Skip to main content
U.S. flag

An official website of the United States government

A Time Series of Herbaceous Annual Cover in the Sagebrush Ecosystem

October 10, 2017

We integrated 250-m enhanced Moderate Resolution Imaging Spectroradiometer (eMODIS) Normalized Difference Vegetation Index (NDVI) with land cover, biogeophysical (e.g., soils, topography) and climate data into regression-tree software (Cubist). We integrated this data to create a time series of spatially explicit predictions of herbaceous annual vegetation cover in sagebrush ecosystems, with an emphasis on annual grasses. Annual grass cover in sagebrush ecosystems is highly variable year-to-year because it is strongly dependent on highly variable weather patterns, particularly precipitation timing and totals. Annual grass cover also reflects past disturbances and management decisions. We produced 17 consecutive years (2000-2016) of herbaceous annual vegetation cover data in 1% cover increments, which allows extensive analyses of annual grass dynamics. Annual grasses, especially cheatgrass (Bromus tectorum), result in grass-fire cycles that endanger human-built structures, reduce air quality, and compromise hunting resources by destroying wildlife habitat. These sagebrush ecosystems, whose character and composition are dramatically altered, are critical for water quality and the survival of sagebrush-dependent wildlife. The geographic coverage of the study area includes the Great Basin, the Snake River Plain, the state of Wyoming, and contiguous areas. We applied a mask to areas above 2250 m elevation because annual grasses are unlikely to exist at substantial cover at or above this threshold (Boyte et al. 2016. doi: 10.1016/j.rama.2016.03.002). To target likely sagebrush ecosystems, the same mask also covered pixels classified as something other than shrub or grassland/herbaceous by the National Land Cover Database(NLCD). For the study area, the annual herbaceous cover mean for the 17-year period equaled 7.31% with a standard deviation of 7.03%. The study area's mean pixel value for the study period ranged from 0-96%, although individual years' pixel values reached 100%. Training data (n = 33,746) were harvested from 30-meter spatially explicit 2001 cheatgrass (Peterson, E.B. 2005. doi:10.1080/01431160500127815), 2006 annual grass (Peterson, E. B. 2007. A map of annual grasses in the Owyhee Uplands, Spring 2006, derived from multitemporal Landsat 5 TM imagery. Report for the U.S.D.I. Bureau of Land Management, Nevada State Office, Reno, by the Nevada Natural Heritage Program, Carson City, Nevada), and 2013 - 2015 herbaceous annual (data acquired from the USGS sagebrush ecosysem team at the Center for Earth Resources Observation and Science) datasets. These datasets were spatially averaged to 250 meters to match the resolution of the remotely sensed data.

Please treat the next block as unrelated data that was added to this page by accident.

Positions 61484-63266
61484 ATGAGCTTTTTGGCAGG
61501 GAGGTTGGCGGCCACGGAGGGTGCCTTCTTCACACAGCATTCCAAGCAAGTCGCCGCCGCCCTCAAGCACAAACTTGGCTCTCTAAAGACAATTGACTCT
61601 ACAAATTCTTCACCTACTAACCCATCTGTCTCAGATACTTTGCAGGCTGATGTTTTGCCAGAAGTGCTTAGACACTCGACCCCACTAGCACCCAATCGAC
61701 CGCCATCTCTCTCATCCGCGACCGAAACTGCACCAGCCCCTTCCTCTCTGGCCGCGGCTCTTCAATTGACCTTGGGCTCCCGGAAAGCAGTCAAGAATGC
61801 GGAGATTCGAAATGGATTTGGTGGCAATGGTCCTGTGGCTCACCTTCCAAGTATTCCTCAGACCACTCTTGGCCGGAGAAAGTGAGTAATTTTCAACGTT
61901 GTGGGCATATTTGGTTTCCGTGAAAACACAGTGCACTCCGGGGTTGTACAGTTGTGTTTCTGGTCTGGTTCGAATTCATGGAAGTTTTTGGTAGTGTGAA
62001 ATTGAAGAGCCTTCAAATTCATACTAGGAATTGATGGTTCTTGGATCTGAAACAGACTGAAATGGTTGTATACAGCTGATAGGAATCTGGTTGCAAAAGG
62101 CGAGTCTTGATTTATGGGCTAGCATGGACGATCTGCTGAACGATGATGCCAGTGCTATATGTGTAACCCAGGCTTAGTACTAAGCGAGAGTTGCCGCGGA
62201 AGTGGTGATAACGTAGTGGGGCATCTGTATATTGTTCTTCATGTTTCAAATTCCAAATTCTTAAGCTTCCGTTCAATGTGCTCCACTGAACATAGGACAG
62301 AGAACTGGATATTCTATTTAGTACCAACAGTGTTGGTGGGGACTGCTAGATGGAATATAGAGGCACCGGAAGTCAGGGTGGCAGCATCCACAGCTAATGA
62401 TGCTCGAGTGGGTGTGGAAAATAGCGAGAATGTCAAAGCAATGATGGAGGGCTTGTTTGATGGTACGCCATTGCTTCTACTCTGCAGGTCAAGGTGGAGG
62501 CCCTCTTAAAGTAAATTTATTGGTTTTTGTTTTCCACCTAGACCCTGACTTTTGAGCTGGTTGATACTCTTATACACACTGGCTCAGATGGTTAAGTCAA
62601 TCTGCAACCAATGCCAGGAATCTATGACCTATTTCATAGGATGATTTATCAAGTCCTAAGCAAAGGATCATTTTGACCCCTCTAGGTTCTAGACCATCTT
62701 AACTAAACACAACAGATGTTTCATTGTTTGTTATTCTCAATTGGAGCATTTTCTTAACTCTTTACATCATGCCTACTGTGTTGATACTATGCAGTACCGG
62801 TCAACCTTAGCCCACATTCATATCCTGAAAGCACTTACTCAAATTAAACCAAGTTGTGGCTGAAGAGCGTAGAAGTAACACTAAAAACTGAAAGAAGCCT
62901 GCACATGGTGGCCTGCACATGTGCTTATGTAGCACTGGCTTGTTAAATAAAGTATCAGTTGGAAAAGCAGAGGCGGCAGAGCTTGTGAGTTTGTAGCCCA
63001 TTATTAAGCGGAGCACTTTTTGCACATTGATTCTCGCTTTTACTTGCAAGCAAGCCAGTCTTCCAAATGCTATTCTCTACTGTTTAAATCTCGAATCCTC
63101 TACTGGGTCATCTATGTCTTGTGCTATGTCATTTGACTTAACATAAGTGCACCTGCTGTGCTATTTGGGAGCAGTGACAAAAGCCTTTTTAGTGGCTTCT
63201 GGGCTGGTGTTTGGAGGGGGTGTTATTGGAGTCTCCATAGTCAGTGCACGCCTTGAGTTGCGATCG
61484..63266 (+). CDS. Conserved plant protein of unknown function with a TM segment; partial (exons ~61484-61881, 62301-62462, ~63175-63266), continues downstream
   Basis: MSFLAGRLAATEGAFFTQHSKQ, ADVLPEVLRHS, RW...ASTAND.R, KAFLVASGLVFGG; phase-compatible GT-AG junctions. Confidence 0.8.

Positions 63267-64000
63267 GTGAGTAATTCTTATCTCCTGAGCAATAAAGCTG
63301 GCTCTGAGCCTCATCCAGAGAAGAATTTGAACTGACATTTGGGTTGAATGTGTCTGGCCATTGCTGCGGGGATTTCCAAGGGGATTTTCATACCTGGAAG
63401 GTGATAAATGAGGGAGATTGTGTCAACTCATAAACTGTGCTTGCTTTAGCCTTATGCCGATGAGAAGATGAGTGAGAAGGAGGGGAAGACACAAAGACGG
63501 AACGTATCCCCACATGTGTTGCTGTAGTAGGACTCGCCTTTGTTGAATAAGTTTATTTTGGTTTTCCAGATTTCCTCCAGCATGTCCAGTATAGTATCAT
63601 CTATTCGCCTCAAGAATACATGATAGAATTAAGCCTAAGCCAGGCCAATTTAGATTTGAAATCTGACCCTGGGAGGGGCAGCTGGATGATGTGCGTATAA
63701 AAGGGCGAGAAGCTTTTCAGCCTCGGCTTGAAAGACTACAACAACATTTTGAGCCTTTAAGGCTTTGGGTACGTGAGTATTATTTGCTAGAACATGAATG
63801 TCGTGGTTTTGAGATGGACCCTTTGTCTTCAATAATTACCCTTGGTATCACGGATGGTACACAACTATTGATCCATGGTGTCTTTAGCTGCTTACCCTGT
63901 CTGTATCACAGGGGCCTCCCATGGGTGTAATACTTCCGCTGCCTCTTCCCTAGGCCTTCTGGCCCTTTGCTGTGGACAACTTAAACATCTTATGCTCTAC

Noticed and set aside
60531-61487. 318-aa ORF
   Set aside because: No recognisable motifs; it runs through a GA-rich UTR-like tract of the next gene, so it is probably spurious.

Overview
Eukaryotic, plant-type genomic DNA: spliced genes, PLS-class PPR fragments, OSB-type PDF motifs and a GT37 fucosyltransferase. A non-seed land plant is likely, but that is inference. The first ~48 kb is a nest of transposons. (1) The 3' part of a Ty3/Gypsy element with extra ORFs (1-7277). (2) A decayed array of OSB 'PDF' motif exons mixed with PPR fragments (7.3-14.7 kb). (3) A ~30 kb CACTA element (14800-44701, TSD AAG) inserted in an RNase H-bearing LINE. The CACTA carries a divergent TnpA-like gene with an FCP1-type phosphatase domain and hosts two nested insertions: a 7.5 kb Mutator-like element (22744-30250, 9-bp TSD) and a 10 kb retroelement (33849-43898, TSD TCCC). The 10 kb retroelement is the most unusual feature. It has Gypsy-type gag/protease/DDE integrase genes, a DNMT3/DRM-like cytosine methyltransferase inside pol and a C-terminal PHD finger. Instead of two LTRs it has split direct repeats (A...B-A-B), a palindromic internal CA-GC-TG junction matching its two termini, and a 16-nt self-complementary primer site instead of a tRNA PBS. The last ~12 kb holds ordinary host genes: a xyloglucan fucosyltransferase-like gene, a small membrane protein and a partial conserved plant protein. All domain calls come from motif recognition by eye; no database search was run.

Boyte, S.P, B.K. Wylie, and D.J. Major. 2016. Cheatgrass percent cover change: Comparing recent estimates to climate change-driven predictions in the northern Great Basin. Rangeland Ecology and Management 69:265-279.

Gu, Y. B.K. Wylie, S.P. Boyte, J. Picotte, D.M. Howard, K. Smith, K.J. Nelson. 2016. An optimal sample data usage strategy to minimize overfitting and underfitting effects in regression tree models based on remotely sensed data. Remote Sensing.

Peterson, E.B. 2005. Estimating cover of an invasive grass (Bromus tectorum) using tobit regression and phenology derived from two dates of Landsat ETM+ data. International Journal of Remote Sensing 26:2491-2507.

Peterson, E.B. 2007. 2007. A map of annual grasses in the Owyhee Uplands, Spring 2006, derived from multitemporal Landsat 5 TM inagery. Report prepared for: USDOI, Bureau of Land Management, Nevada State Office, Reno, NV. Nevada Natural Heritage program website --; last accessed October 12, 2017.